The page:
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May 17, 2021

Historic SeaBreeze Tavern demolished

RIO DEL MAR—Nearly 11 months after a fire gutted the historic Seabreeze Tavern and severely weakened the structure, demolition of the building began Tuesday.

The work is being conducted by a private contractor, Santa Cruz County spokesperson Jason Hoppin said. It is not clear what will happen with the property once the demolition is complete. Attempts to reach property owner Omar Billawala were not successful Monday.

The demolition follows a March 9 report by engineer Chuck Voong, who wrote that the fire severely damaged the entire structure, and completely destroyed the roof. The lack of a roof, Voong added, weakened the walls.

“With the lack of lateral support from the roof and the exterior walls, it is my opinion that the building is not structurally safe and is not salvageable,” Voong wrote. “It is my recommendation that the building should be demolished.”

An April 5 report by the County Planning Department to the Historic Resources Commission concurred with those findings.

“Based upon the findings and analysis from the engineer and several site inspections, the County Building Official made the determination that the building posed a substantial and immediate threat to health and safety,” the report states.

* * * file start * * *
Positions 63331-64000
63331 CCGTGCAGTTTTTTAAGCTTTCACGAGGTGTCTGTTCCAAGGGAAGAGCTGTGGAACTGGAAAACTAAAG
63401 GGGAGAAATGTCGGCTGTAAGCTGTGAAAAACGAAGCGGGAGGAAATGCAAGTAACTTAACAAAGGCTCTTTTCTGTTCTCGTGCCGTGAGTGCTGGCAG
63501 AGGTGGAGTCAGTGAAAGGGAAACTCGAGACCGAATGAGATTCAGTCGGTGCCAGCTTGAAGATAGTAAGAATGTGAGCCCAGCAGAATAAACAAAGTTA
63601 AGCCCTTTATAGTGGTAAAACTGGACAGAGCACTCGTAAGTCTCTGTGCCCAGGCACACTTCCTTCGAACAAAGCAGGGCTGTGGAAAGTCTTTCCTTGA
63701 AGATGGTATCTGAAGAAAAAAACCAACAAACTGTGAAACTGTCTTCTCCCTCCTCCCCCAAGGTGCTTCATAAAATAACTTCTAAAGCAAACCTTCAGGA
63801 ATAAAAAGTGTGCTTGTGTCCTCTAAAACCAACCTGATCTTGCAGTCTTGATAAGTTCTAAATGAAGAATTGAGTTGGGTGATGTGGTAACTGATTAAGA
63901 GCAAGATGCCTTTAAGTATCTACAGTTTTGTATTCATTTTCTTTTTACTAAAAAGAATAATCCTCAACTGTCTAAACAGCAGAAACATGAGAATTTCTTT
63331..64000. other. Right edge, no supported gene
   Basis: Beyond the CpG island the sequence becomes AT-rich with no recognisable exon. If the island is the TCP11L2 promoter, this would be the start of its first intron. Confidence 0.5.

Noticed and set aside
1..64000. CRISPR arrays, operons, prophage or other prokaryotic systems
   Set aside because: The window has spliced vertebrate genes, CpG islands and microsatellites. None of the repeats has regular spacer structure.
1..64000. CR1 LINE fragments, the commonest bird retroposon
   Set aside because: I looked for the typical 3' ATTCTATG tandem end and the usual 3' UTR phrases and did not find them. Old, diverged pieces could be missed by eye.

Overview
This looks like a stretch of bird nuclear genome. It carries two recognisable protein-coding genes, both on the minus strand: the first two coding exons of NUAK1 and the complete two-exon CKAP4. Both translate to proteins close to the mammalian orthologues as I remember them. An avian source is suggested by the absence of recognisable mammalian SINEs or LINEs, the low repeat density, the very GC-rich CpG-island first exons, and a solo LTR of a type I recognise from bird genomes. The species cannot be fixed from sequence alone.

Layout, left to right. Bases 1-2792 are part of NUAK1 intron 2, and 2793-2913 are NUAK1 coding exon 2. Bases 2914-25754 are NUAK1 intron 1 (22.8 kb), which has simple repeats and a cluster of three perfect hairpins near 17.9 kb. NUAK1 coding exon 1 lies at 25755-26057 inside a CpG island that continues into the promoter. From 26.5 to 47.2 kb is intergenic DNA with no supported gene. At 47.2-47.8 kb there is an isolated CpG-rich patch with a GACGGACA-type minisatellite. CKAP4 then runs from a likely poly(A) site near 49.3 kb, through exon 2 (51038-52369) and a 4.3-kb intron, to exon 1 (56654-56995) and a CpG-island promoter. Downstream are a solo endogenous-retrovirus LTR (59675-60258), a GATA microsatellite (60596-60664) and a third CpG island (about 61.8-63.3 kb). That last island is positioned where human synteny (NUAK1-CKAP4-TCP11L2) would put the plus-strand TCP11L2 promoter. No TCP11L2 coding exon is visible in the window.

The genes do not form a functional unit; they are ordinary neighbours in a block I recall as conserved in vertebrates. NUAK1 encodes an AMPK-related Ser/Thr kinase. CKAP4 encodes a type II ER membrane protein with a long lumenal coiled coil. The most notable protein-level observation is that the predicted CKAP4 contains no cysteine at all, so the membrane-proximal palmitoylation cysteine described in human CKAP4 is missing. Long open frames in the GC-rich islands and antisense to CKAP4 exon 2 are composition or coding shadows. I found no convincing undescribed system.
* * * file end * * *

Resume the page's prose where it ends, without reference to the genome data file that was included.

The storied tavern began its life 93 years ago in Rio Del Mar as a real estate office working to develop the up-and-coming beach town.

Fire officials have not determined a cause for the June 14 fire, which began in a pile of rubble stored on the outside of the building at about 9:30pm.

But the blaze was a befitting bookend in the story of an establishment that has been home to a cast of equally unique characters.

Dozens were on hand on Tuesday morning. — Tarmo Hannula/The Pajaronian

This includes Georgia May Derber, who used an inheritance to purchase the bar, ran it into disrepair and then closed it in 1988, living as a hermit in the upper floor, where she was found dead in 2004. A decommissioned toilet on the building’s balcony was among Derber’s legacy.

Rich McInnis bought the tavern one year later for just over $1.3 million, but plans to restore the place to its former glory never materialized. Instead, it languished as an eyesore as discarded detritus piles accumulated outside.

In addition to losing his liquor license, McInnis filed for bankruptcy multiple times between 2008 and 2018.

He also ran a failed campaign for County Supervisor in 2012, garnering 6% of the vote.

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